Reform of the Common Fisheries Policy: Significant Steps Forward but Not Enough

16 May 2013

Following discussions at the recent Slow Fish event regarding the reform of the Common Fisheries Policy (CFP) and future prospects for the sector, Slow Food is pleased to see some positive results coming out of the EU Council of Fisheries Ministers in Brussels this week. However, the marathon two-days session to reach agreement on measures to stop overfishing and to rebuild sustainable fish stocks also left the association concerned on a number of points.

Ministers adopted a revised mandate to facilitate the next stage of negotiations between the Irish Presidency and the European Parliament on the reform of the Common Fisheries Policy.

“We recognize that the Council of Fisheries Ministers has taken an important step forward by supporting the recovery of fish stocks,” said Serena Maso, Italian coordinator for OCEAN2012, a coalition that includes Slow Food. “However, the ministers have not set a deadline within which the stocks need to be built back up. This will make it difficult to determine fishing limits to enable the recovery of the European stocks without further delay.”

According to Marco Costantini, marine officer at WWF Italy: “While the agreement reached between the member states is a positive step forward, unfortunately the ministers have only meet half the goals expressed by the European Parliament in their proposals to save fishing.”

The European Parliament’s CFP rapporteur Ulrike Rodust was also hesitant, stating that she would have liked “a more courageous decision.” Last February, the European Parliament voted overwhelmingly for a far-reaching reform of the policy that would allow for the rapid recovery of fish stocks.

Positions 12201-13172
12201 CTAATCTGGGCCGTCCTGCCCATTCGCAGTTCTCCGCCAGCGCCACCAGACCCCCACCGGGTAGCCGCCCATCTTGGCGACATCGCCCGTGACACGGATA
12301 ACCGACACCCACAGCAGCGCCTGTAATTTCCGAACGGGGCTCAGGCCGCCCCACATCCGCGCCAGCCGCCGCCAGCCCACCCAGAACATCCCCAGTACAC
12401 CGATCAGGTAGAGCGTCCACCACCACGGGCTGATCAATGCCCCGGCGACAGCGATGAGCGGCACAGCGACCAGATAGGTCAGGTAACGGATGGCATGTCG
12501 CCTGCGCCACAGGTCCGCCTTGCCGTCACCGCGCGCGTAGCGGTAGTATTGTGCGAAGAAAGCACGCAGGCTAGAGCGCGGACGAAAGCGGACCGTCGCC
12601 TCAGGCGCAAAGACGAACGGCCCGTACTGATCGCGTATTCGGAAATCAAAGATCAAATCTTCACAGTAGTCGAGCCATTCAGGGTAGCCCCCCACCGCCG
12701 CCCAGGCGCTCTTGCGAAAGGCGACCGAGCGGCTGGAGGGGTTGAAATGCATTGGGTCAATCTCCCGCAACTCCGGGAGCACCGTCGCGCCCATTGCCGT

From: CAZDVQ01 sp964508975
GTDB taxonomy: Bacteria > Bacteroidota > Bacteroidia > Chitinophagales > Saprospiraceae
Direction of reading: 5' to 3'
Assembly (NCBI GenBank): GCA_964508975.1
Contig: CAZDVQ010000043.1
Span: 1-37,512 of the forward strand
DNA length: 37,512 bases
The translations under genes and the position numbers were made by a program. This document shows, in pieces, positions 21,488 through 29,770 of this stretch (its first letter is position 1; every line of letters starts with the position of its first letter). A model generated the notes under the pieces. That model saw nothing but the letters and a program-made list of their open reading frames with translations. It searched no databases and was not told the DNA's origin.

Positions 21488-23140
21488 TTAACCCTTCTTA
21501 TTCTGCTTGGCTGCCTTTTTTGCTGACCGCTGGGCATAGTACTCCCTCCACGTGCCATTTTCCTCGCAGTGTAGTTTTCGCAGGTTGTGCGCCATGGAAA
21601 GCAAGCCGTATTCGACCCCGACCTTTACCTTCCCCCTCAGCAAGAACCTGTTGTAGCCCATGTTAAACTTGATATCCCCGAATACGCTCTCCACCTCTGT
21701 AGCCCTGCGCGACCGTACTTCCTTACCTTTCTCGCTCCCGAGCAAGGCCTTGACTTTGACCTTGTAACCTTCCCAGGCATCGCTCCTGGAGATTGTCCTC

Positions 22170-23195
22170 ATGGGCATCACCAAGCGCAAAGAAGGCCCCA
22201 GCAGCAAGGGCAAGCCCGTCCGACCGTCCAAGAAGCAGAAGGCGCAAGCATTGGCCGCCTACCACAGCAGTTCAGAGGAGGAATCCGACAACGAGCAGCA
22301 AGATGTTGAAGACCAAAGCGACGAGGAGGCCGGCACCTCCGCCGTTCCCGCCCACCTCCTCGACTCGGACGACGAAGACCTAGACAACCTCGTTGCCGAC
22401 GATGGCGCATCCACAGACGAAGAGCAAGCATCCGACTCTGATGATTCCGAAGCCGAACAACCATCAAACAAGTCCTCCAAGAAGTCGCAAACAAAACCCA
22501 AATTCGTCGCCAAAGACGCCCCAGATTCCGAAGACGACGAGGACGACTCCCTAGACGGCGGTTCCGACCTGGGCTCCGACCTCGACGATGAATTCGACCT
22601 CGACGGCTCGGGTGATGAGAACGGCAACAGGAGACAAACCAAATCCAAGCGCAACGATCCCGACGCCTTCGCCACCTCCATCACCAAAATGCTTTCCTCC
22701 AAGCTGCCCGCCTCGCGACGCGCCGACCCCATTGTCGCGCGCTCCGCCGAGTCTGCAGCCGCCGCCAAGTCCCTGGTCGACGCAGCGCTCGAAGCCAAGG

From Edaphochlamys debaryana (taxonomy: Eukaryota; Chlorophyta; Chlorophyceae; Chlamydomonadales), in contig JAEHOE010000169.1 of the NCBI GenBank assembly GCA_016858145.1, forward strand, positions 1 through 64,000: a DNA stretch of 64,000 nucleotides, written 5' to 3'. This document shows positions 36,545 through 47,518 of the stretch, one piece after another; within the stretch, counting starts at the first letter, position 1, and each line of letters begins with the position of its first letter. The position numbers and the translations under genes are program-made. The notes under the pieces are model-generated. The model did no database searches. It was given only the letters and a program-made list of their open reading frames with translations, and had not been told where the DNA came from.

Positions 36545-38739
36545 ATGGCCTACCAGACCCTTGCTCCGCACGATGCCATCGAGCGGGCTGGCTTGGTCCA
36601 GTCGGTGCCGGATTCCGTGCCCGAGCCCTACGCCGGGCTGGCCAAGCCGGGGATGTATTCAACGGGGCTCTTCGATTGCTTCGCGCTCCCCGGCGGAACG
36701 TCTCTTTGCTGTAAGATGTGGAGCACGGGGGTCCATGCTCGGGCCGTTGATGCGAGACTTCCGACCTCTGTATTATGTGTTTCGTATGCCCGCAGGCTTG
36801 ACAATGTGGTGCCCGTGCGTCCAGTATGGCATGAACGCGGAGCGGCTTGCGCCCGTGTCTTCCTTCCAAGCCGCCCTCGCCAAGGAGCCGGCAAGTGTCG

The Commissioner for Maritime Affairs and Fisheries Maria Damanaki was more positive, stating that she believed an agreement could be reached by June. Shortly the Parliament will analyze the Council’s new text, deciding whether or not to accept the “compromise” prior to negotiations continuing from May 28-29.

ANSA reported that the new Italian Minister for Fisheries Nunzia De Girolamo is satisfied with the fish discards outcomes. The new law will apply to small pelagic fish such as anchovies and sardines from 2014 (30% of the Italian catch), rather than 2015 as originally proposed, giving the sector more time to prepare. The discards ban will be then be extended to other Mediterranean species (hake, mullet, clams and so on) from January 1, 2019. The ministers also agreed on a ‘minimum’ discards clause which would give fishermen the right to discard up to 5% of their catch, instead of the 7%. The EU believes this is an inevitable measure, but that it must be applied in line with the management plans already in force in the Mediterranean. This last element regards a precise request from the Italian delegation supported by other Mediterranean delegations – France, Spain and Greece – in order to avoid new and lengthy burecratic processes, and to fully utilize the regulatory tools already developed.

“Slow Food will develop a more detailed analysis of the Council’s document shortly,” said Silvio Greco, president of the Slow Fish Scientific Committee. “With respect to Italy’s position, we are concerned that Minister De Girolamo has mitigated national positions expressed previously, despite the support she has shown us and her presence at Slow Fish. We believe that protecting the economic activities related to fishing means first and foremost protecting marine environments and species at risk.”

Elisa Virgillito

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